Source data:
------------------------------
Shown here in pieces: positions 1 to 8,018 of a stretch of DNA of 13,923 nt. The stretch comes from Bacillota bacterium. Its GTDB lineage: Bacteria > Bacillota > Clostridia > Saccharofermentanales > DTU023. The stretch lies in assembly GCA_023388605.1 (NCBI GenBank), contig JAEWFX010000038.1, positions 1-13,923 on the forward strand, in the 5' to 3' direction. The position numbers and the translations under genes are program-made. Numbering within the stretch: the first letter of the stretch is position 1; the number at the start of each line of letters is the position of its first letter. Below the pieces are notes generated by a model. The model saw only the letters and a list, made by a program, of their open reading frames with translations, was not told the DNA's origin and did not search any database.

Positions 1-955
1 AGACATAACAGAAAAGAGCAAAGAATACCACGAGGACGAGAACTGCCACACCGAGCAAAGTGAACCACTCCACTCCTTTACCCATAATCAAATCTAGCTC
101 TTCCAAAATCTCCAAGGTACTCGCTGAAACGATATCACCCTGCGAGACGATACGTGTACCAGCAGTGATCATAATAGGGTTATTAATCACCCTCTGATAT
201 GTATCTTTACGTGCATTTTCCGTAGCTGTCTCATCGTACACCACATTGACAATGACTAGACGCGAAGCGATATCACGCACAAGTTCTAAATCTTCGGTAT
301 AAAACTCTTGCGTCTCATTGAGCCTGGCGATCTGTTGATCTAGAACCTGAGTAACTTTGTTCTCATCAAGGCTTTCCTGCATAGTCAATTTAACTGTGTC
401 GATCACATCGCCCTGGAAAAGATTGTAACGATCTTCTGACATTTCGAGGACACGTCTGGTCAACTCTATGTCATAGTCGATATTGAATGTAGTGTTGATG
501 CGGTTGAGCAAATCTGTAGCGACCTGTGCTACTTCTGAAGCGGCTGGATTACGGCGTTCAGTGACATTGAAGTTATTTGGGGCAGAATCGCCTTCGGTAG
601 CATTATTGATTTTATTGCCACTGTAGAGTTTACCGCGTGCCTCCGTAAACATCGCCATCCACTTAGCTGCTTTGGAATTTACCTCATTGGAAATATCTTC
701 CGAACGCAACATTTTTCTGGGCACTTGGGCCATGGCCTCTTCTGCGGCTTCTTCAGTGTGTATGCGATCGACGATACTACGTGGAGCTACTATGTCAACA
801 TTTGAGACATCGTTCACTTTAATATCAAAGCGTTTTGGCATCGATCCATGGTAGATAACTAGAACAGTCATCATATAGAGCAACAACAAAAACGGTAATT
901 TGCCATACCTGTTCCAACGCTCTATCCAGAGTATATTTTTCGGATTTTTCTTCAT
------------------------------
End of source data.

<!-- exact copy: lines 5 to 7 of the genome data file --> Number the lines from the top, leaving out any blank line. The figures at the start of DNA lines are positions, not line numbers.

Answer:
201 GTATCTTTACGTGCATTTTCCGTAGCTGTCTCATCGTACACCACATTGACAATGACTAGACGCGAAGCGATATCACGCACAAGTTCTAAATCTTCGGTAT
301 AAAACTCTTGCGTCTCATTGAGCCTGGCGATCTGTTGATCTAGAACCTGAGTAACTTTGTTCTCATCAAGGCTTTCCTGCATAGTCAATTTAACTGTGTC
401 GATCACATCGCCCTGGAAAAGATTGTAACGATCTTCTGACATTTCGAGGACACGTCTGGTCAACTCTATGTCATAGTCGATATTGAATGTAGTGTTGATG